(October 18, 2011 in Boulder, Colorado) Amon Tobin, long known as a pioneer of electronic music, has a new album called Isam. He also has a new live show, and it's pretty spectacular.
If you go expecting a dance party, you're going to be disappointed. Actually, no -- scratch that. You won't be disappointed, no matter what you're expecting. However, this particular show isn't geared toward dancing or any sort of typical DJ set. Instead, it's a kind of audiovisual sculpture meant to be stared and wondered at. It's also like attending a meeting of a strange futuristic cult that worships geometry.
There are two centerpieces to this experience: we'll call them the Tetralith and Etchacoatl. The former is the three-dimensional form onstage that you're meant to be looking at, and the latter is the giant projector in the middle of the audience that's making what you're looking at.
The Tetralith is so named because it's a bit like the monolith from 2001 and a bit like a game of Tetris. It's like a game of Tetris in the sense that it's composed of many cubic forms arranged in a haphazard configuration. It's like the monolith from 2001 in the sense that... My god, it's full of stars.
Etchacoatl is so named because it's a bit like an Etch-a-Sketch and a bit like Quetzalcoatl -- the deity of the dawn, arts, crafts, and knowledge. It's like an Etch-a-Sketch in the sense that it draws lines and shapes by projecting them onto the Tetralith. It's like Quetzalcoatl in the sense that it brings light, beauty, and amazement into your world. If Etchacoatl is doing its job, you won't even notice it's there because you'll be too hypnotized by what's happening onstage.
Basically, Tobin and his team of wizards have accomplished what all human artists aspire to: they have created something that's pretty much impossible to fully describe in words. You have to experience it for yourself to get the full effect. You can imagine what it's like by reading this review, but it's not going to be quite the same. And yet we must push on and at least attempt to explain.
The essential concept at the heart of this multimedia feat is the juxtaposition of real space and projected space (what they used to call “virtual space”). Throughout the show, Etchacoatl is projecting virtual space onto the Tetralith, which already has its own real space in the form of intersecting planes. The combination of the two allows for mind-boggling optical effects that trick your brain in ways you didn't even know were possible.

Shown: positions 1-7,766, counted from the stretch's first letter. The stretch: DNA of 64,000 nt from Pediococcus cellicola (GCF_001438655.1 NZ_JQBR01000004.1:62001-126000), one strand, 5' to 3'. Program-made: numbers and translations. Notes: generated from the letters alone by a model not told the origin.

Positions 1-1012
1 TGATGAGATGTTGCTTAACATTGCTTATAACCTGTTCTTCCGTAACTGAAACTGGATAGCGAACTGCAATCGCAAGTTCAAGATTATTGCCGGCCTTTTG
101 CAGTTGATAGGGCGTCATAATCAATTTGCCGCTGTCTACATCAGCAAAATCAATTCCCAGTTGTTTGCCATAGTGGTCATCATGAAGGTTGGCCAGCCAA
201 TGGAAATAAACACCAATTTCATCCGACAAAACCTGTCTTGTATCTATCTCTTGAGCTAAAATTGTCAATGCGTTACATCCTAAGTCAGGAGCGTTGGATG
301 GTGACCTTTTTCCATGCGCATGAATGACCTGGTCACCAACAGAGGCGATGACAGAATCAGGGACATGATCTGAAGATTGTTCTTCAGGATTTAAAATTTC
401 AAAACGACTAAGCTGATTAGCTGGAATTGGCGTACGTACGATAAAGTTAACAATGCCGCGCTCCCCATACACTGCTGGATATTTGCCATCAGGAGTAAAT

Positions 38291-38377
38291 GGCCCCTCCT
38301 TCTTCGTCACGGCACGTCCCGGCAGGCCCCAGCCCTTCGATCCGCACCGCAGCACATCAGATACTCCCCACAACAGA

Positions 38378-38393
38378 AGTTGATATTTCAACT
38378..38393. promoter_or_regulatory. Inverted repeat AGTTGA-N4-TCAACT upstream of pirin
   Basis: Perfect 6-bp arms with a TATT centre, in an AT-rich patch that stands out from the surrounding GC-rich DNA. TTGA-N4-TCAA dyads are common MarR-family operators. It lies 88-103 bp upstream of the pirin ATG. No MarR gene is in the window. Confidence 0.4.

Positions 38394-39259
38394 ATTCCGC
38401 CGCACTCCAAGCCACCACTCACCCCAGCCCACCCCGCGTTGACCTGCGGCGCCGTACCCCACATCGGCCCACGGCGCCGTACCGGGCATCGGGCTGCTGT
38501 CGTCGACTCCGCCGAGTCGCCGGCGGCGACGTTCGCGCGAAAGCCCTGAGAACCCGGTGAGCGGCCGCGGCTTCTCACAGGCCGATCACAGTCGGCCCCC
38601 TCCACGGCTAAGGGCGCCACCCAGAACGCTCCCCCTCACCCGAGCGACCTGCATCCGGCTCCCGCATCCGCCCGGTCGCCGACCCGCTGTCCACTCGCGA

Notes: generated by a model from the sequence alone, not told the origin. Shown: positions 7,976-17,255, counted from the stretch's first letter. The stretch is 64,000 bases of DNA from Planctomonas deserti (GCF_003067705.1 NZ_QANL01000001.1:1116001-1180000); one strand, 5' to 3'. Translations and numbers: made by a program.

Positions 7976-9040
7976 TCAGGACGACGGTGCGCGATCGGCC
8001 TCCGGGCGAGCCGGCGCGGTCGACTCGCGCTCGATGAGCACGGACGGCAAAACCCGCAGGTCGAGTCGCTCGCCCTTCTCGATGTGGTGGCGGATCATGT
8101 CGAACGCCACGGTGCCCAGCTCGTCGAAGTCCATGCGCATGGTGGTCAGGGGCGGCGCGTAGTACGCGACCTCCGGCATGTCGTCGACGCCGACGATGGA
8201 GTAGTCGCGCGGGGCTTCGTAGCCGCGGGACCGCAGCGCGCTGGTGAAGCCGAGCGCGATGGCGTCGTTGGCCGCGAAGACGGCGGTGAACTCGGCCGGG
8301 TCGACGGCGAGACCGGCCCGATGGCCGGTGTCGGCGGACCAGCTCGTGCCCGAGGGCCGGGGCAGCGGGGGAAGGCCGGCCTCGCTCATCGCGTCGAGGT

Here's an example that will hopefully explain. If Etchacoatl projects a series of horizontal parallel lines onto the Tetralith, your eye is naturally drawn to the real-space geometry of the Tetralith's cubic forms. This happens because the uniform texture of the projected lines isn't providing any strong visual reference points for your brain to latch onto; as a result, you see what's actually there. If Etchacoatl then starts to warp the lines, making them look more like sound waves, the uniform texture is destroyed and your eye becomes drawn to the projected-space geometry of the lines. The cubic forms of the Tetralith then seem to flatten out, becoming more like a movie screen. You see a riot of shapes and colors dancing in the projected space that now seems to extend backwards indefinitely; you now see what isn't there. However, when the vibrating lines become too frantic, they begin to cross over each other and blur together, creating more of a flat texture in the projected space; consequently, your eye is drawn back to the real-space geometry of the Tetralith itself. Once again, you're seeing what's really there.
Now imagine a hundred different permutations of this effect, cycling in and out of your perception, and you'll start to understand why this is something that has to be seen firsthand. Sometimes Etchacoatl will project virtual shadows onto the Tetralith, exactly aligned with the real-space forms, making the real-space forms appear exaggerated and false. That's the most amazing trick of all -- when you start seeing something that's realer than real.
All of this is to say nothing of the music. Tobin is part of the living sculpture, with his DJ booth inside the large central cube that's embedded in the Tetralith's face. From time to time throughout the show, he will fade the lights up inside the booth so you can see him through the translucent surface of the cube. His unique samples — many of them recorded and engineered in-studio by Tobin himself — are perfectly synced to the visuals -- the computerized textures on the Tetralith jumping and morphing with each slamming bass note. Again, it has to be seen and heard to be believed.
In one part of the show, a camera in the DJ booth motion-captures Tobin moving his hands in the air; Etchacoatl then magnifies the image of him, turns it into a crazy silhouette made of individual dots, and projects it onto the Tetralith. So what you see is Tobin moving and gesturing in the booth, surrounded by a giant version of himself making the same gestures, with waves of light flying from its fingers.
If all of this sounds like the kind of spectacle that the techno-junkies from Neuromancer might attend in some dingy warehouse, that's because it is. Put Isam next to smart phones and GoogleEarth on the list of things that have the power to make us feel like we really are living in the future. Even if you've never heard of Amon Tobin or his music, and even if you're not normally a fan of electronica, you're going to enjoy this show. It's a wildly original sci-fi performance art masterpiece.
Amon Tobin's new album 'Isam' is out now on Ninja Tune.